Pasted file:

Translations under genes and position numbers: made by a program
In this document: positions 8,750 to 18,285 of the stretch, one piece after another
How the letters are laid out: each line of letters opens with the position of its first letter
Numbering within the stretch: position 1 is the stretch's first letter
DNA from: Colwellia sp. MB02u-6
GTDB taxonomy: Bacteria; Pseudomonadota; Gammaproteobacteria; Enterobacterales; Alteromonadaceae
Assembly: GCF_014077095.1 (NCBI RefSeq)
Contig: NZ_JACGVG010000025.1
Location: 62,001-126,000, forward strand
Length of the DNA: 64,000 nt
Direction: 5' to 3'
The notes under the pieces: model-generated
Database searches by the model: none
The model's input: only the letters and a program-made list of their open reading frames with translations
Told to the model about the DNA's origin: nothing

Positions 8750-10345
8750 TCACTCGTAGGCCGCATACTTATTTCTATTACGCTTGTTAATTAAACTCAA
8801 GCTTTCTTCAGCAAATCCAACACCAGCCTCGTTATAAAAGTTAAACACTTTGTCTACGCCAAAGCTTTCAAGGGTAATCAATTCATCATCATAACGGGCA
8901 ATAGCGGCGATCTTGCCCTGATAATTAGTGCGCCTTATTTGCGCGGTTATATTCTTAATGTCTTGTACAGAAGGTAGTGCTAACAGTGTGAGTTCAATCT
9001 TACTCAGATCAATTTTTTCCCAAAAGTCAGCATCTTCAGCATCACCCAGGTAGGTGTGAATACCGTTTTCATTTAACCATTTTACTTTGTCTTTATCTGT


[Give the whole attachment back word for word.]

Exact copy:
Translations under genes and position numbers: made by a program
In this document: positions 8,750 to 18,285 of the stretch, one piece after another
How the letters are laid out: each line of letters opens with the position of its first letter
Numbering within the stretch: position 1 is the stretch's first letter
DNA from: Colwellia sp. MB02u-6
GTDB taxonomy: Bacteria; Pseudomonadota; Gammaproteobacteria; Enterobacterales; Alteromonadaceae
Assembly: GCF_014077095.1 (NCBI RefSeq)
Contig: NZ_JACGVG010000025.1
Location: 62,001-126,000, forward strand
Length of the DNA: 64,000 nt
Direction: 5' to 3'
The notes under the pieces: model-generated
Database searches by the model: none
The model's input: only the letters and a program-made list of their open reading frames with translations
Told to the model about the DNA's origin: nothing

Positions 8750-10345
8750 TCACTCGTAGGCCGCATACTTATTTCTATTACGCTTGTTAATTAAACTCAA
8801 GCTTTCTTCAGCAAATCCAACACCAGCCTCGTTATAAAAGTTAAACACTTTGTCTACGCCAAAGCTTTCAAGGGTAATCAATTCATCATCATAACGGGCA
8901 ATAGCGGCGATCTTGCCCTGATAATTAGTGCGCCTTATTTGCGCGGTTATATTCTTAATGTCTTGTACAGAAGGTAGTGCTAACAGTGTGAGTTCAATCT
9001 TACTCAGATCAATTTTTTCCCAAAAGTCAGCATCTTCAGCATCACCCAGGTAGGTGTGAATACCGTTTTCATTTAACCATTTTACTTTGTCTTTATCTGT